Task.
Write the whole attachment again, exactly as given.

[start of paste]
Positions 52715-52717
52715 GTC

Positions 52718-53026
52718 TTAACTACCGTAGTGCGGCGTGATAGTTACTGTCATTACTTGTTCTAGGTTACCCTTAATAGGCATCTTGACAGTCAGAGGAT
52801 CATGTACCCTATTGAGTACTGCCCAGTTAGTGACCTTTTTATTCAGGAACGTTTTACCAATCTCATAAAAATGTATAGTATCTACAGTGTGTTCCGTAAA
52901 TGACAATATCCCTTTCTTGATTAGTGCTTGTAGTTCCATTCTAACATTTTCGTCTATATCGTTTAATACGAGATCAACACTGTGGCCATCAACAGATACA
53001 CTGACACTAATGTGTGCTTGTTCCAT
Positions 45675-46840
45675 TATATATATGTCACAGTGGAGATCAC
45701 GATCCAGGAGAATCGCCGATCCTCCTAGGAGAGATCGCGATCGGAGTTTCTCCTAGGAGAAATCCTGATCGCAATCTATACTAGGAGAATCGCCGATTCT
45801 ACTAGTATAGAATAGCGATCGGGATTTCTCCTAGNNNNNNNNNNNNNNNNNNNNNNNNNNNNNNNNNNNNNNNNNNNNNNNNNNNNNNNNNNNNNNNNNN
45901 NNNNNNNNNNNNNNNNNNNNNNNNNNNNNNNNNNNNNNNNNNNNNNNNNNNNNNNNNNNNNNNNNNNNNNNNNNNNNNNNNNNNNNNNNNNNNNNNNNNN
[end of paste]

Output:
Positions 52715-52717
52715 GTC

Positions 52718-53026
52718 TTAACTACCGTAGTGCGGCGTGATAGTTACTGTCATTACTTGTTCTAGGTTACCCTTAATAGGCATCTTGACAGTCAGAGGAT
52801 CATGTACCCTATTGAGTACTGCCCAGTTAGTGACCTTTTTATTCAGGAACGTTTTACCAATCTCATAAAAATGTATAGTATCTACAGTGTGTTCCGTAAA
52901 TGACAATATCCCTTTCTTGATTAGTGCTTGTAGTTCCATTCTAACATTTTCGTCTATATCGTTTAATACGAGATCAACACTGTGGCCATCAACAGATACA
53001 CTGACACTAATGTGTGCTTGTTCCAT
Positions 45675-46840
45675 TATATATATGTCACAGTGGAGATCAC
45701 GATCCAGGAGAATCGCCGATCCTCCTAGGAGAGATCGCGATCGGAGTTTCTCCTAGGAGAAATCCTGATCGCAATCTATACTAGGAGAATCGCCGATTCT
45801 ACTAGTATAGAATAGCGATCGGGATTTCTCCTAGNNNNNNNNNNNNNNNNNNNNNNNNNNNNNNNNNNNNNNNNNNNNNNNNNNNNNNNNNNNNNNNNNN
45901 NNNNNNNNNNNNNNNNNNNNNNNNNNNNNNNNNNNNNNNNNNNNNNNNNNNNNNNNNNNNNNNNNNNNNNNNNNNNNNNNNNNNNNNNNNNNNNNNNNNN